President Kibaki will on Monday preside over the groundbreaking ceremony for a Sh82.5 billion geothermal power project, officially kicking off the construction of Kenya’s single largest green energy generation plant.
The 280MW Olkaria geothermal project (artist’s version right) will encompass two plants, each having two units and generating a total of 140MW of electricity from geothermal sources.
The project will be based in the Olkaria complex where two other geothermal plants – Olkaria I and Olkaria II – are located and is expected to cost $981 million, or Sh 82.5 billion.
The country’s main power generator Kenya Electricity Generating Company (KenGen) reckons the project will be its greatest asset to move the country away from over-reliance on expensive hydro-generation, which is unpredictable given that it relies on the weather conditions.
“This project is the most significant power project ever undertaken in our country’s history. It will raise our total capacity by 25 per cent at a go, pumping in 280MW of power in 2014,” KenGen managing director Eddy Njoroge said in an interview ahead of the groundbreaking ceremony.
The plant will be the second- biggest infrastructure project after the multi-billion-shilling Lamu Port and the Lamu-South Sudan-Ethiopia Transport (LAPSSET) corridor inaugurated by President Kibaki this year.
KenGen says the contractors are already on site and have laid the groundwork for the construction expected to be completed in two years.
The main plant will be constructed by a consortium of contractors including Japan’s Toyota Tsusho Corp and South Korea’s Hyundai Engineering & Construction.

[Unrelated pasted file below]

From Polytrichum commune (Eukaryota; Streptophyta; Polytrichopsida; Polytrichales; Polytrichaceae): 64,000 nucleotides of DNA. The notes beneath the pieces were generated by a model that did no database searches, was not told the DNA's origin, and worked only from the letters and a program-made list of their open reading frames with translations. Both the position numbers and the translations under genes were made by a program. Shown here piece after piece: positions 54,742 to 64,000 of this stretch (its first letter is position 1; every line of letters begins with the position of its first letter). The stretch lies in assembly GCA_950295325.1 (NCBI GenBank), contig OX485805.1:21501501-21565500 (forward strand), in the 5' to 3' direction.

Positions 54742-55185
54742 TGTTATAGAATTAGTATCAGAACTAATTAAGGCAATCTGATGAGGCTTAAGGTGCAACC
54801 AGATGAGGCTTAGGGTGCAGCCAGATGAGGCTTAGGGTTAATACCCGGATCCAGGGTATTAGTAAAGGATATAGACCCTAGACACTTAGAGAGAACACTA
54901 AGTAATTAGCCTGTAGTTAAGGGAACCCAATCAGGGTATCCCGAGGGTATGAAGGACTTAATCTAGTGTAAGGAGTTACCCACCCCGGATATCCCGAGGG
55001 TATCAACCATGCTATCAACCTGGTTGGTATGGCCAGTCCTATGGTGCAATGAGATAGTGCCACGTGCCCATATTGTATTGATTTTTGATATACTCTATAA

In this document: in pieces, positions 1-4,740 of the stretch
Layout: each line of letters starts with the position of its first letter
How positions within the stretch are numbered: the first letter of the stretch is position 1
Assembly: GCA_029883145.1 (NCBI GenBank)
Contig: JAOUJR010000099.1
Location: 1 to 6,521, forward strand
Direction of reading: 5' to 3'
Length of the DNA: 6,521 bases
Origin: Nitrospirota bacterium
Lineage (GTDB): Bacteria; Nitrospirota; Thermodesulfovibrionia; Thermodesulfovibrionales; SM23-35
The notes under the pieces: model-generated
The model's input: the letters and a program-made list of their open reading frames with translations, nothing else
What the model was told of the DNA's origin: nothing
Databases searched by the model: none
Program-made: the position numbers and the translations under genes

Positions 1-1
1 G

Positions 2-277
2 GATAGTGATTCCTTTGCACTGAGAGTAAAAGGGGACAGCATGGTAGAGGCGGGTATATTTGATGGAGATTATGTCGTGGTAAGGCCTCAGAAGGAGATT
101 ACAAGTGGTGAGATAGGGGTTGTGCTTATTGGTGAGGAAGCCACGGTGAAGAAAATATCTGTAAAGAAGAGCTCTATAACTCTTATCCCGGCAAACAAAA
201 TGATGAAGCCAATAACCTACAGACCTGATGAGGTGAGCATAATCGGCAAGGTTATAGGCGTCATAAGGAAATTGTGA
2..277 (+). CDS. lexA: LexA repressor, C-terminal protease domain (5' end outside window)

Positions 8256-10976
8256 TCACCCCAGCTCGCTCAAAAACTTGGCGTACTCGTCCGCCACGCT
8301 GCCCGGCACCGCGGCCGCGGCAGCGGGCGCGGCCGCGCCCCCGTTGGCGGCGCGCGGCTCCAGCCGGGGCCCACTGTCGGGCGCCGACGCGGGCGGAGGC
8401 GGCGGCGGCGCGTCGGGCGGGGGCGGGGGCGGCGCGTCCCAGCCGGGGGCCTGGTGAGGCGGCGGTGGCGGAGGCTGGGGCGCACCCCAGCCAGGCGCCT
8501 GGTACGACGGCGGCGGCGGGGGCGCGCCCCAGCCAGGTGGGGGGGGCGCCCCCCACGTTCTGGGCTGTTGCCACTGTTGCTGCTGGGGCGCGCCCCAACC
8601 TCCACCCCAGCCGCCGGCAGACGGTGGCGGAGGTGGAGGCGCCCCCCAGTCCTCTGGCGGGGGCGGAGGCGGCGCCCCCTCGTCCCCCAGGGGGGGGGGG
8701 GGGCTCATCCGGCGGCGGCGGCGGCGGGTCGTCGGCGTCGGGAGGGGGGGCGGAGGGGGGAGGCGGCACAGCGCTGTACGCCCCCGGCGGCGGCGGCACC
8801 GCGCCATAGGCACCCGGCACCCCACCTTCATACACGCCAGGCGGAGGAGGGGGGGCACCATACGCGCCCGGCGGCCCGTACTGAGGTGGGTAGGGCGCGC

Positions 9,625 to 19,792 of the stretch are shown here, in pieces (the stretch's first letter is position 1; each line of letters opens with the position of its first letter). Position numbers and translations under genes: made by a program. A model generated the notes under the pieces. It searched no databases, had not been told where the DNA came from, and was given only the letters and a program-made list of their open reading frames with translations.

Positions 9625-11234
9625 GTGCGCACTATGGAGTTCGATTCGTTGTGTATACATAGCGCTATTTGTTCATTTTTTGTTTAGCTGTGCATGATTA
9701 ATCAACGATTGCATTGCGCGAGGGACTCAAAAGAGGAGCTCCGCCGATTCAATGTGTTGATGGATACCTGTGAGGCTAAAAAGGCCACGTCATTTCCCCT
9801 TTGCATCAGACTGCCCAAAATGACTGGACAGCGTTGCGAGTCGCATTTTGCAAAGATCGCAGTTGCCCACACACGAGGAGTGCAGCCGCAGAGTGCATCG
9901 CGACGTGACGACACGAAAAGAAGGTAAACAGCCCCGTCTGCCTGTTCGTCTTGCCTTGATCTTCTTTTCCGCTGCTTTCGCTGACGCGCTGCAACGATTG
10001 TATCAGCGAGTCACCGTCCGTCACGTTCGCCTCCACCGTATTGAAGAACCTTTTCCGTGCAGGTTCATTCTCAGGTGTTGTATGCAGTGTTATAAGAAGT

Sinopec of China is also on site, developing a steam field, the construction of a sub-station and transmission is in the hands of KEC of India while New Zealand’s Sinclair Knight Mertz.
The power generation firm said it is finalising other preparatory stages including relocating families that will be displaced by the project.
According to new timelines, local infrastructure and resettlement of people around the project that began last month should be completed by February 2013.
The Olkaria complex is currently generating 15OMW of power. Once the 280MW project is complete in 2014, the area will be generating a total of 430MW of electricity, which is slightly more than 40 per cent of total generating capacity by KenGen.
The plant is funded jointly by the Kenya Government, World Bank, Germany’s Development Bank KfW, European Investment Bank, Japan International Corporation Agency and French Development Agency, AFD and KenGen.
It comes at a time when the country is grappling with a steady increase in power demand which has seen the reliance on independent power producers, most of whom who use expensive diesel generators.
Kenya plans to add between 1913 MW and 2213MW to the national grid in the next three years.
According to KenGen, this project will just be the first on its list.
“Studies have confirmed a further 560MW potential in the Olkaria complex. This is our next focus after the 280MW project. Our plans are to have geothermal contribute above 50 per cent of our total electricity capacity in five years time, so that the country can avoid expensive modes of generation,” Mr Njoroge said.